The 401(k) allows the plan sponsor to include a Roth option. Roth employee contributions are not pre-tax, but assets in a Roth account within a 401(k) can grow tax-free and are not subject to required minimum distributions. Self-Directed SEP IRAs and Self-Directed SIMPLE IRAs do not allow for a Roth option.
401(k) plans can also be set up to allow for employee loans. Self-Directed SEP IRAs and Self-Directed SIMPLE IRAs do not allow loans.
The Self-Directed Solo 401(k) can be a great option for independent contractors and small businesses with no full-time employees other than owners. However, if business expands and you want to hire a full-time employee, you may have to change your plan. If you are planning on hiring anytime soon, you may want to go with a Self-Directed SIMPLE IRA or a Self-Directed SEP IRA.
Self-Directed SEP IRA (Simplified Employee Pension)
A Self-Directed SEP IRA is funded entirely the employer. Unlike 401(k) plans and Self-Directed SIMPLE IRA plans, SEPs do not allow employee contributions.
Employer contributions are a deductible business expense. The 2019 overall cap on contributions per employee, including owner-employees, is $56,000, or 25% of compensation, whichever is less. There are no catch-up contribution provisions.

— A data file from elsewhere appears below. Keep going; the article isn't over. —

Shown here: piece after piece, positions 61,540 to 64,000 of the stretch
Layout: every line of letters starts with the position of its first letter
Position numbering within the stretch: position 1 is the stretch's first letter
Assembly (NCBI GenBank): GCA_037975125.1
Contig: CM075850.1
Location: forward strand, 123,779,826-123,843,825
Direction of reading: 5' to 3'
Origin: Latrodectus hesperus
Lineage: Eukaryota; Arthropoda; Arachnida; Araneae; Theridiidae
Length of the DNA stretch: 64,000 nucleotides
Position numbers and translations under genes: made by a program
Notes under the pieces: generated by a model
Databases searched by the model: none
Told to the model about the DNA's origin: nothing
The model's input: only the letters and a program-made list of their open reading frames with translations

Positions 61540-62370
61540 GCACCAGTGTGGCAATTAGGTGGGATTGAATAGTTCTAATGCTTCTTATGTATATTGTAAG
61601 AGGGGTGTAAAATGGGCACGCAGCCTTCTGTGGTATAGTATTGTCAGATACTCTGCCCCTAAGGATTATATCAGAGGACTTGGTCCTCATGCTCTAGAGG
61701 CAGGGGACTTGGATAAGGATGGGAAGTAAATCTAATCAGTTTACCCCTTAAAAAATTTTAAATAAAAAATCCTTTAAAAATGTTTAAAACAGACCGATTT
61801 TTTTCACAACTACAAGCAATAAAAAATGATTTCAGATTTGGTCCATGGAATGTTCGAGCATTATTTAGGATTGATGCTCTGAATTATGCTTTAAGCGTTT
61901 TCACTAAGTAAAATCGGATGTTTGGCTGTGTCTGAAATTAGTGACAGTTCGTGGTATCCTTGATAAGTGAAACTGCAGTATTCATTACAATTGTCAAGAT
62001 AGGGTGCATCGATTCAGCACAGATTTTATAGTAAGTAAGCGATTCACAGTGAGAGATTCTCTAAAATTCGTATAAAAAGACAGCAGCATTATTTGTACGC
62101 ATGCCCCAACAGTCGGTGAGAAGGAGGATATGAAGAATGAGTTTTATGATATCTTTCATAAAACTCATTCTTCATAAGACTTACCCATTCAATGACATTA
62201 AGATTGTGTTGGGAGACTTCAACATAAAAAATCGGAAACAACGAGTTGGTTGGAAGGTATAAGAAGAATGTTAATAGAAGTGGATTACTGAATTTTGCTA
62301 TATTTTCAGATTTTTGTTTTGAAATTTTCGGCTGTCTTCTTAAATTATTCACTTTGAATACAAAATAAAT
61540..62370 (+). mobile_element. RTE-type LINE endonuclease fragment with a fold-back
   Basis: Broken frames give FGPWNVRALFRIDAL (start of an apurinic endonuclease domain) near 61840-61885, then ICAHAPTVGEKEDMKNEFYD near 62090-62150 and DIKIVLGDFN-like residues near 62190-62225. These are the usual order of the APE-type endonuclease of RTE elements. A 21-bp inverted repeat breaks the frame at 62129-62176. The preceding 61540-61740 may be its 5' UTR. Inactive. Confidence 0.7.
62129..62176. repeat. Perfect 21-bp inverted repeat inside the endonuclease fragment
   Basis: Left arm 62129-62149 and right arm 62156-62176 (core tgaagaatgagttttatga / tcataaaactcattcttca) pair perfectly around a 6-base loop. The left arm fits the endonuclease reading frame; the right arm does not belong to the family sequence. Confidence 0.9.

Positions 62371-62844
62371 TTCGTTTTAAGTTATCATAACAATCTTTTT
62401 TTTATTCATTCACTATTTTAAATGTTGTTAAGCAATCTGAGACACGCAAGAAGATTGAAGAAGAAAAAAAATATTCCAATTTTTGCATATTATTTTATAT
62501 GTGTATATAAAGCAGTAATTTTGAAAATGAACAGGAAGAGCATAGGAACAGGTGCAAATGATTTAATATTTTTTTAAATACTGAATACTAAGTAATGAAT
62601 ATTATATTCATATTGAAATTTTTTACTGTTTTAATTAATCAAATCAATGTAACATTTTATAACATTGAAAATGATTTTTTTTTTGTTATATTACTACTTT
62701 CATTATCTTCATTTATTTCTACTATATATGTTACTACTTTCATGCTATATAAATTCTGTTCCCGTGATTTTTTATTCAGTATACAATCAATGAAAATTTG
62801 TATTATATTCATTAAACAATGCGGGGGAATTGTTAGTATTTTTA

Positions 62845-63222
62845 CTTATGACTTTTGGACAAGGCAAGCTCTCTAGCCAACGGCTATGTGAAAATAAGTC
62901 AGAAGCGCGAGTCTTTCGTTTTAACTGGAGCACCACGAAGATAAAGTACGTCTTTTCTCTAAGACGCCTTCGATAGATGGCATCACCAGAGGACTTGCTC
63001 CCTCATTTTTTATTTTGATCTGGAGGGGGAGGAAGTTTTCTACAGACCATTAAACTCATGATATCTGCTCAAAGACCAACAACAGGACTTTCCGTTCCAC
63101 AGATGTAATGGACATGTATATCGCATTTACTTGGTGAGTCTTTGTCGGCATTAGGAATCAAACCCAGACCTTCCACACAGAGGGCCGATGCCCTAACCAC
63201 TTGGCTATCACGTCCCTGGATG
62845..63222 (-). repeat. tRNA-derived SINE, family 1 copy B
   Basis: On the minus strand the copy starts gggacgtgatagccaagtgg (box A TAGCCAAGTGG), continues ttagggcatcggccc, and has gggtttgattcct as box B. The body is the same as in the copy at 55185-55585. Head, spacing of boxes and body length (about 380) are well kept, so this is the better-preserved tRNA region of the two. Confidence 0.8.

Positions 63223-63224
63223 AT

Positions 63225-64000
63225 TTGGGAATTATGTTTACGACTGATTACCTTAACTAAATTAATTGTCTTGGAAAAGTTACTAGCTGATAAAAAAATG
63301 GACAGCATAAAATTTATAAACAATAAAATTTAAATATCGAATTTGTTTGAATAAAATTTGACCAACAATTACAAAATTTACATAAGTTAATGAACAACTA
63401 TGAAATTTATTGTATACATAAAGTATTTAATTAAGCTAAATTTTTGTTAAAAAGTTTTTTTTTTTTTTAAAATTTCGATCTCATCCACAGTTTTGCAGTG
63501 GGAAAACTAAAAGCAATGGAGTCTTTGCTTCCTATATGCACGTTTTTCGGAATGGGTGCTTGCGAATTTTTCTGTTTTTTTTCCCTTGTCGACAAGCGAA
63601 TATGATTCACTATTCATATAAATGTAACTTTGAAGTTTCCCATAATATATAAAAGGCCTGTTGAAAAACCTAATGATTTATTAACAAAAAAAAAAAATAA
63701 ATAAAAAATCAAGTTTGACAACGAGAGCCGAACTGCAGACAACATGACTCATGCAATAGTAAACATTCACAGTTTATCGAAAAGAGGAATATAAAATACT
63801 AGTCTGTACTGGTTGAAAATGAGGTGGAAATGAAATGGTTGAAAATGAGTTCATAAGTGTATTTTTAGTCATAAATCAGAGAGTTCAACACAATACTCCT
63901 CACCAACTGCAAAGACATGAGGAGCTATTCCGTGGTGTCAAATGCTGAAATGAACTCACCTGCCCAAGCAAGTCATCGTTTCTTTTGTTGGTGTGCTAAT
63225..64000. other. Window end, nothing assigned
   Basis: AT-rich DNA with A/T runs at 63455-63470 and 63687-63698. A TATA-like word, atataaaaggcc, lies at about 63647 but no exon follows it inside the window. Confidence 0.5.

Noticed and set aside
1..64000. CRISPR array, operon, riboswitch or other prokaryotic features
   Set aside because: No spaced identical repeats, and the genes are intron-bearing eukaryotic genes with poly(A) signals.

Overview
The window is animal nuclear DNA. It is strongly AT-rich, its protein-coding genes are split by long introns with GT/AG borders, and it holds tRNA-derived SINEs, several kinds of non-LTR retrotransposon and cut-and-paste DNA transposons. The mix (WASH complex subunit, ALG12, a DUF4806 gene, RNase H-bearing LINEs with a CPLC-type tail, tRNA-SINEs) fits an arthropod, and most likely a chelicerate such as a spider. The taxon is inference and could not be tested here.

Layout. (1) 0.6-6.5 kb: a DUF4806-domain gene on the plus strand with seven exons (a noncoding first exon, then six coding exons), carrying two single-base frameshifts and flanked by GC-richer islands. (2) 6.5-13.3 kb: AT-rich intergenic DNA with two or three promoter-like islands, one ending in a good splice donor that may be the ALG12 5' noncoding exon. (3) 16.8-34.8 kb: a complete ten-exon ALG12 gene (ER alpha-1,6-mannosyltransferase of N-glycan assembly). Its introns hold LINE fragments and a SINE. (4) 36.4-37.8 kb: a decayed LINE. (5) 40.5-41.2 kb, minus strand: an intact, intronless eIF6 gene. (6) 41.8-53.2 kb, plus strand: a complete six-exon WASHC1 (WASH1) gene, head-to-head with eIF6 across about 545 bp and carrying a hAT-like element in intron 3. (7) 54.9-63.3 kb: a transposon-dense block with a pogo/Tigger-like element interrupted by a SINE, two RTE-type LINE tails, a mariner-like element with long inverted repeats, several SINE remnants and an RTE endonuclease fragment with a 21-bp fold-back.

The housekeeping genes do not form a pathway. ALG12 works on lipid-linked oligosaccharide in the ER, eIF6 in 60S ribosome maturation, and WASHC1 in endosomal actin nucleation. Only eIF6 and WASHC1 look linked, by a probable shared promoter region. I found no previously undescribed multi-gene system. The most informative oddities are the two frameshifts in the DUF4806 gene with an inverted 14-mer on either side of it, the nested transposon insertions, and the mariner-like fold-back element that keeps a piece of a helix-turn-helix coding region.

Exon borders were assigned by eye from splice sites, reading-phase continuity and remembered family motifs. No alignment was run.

Contributions are generally capped at 25% of total compensation for each employee, though for self-employed contractors will have to account for the effects of self-employment tax, which may effectively cap contributions at 20% of compensation for these individuals.
If you have employees, you must treat all qualifying employees the same under the plan. You cannot set up the plan and then contribute to owner accounts without contributing to those of non-owner employees. Generally, this means you have to contribute the same percentage of salary/compensation to each eligible employee. The dollar amounts may be different, but the percentage must be the same for owners, managers and rank-and-file employees.
Contributions are not mandatory, but if the company does make contributions, they have to contribute to the plans of all eligible employees.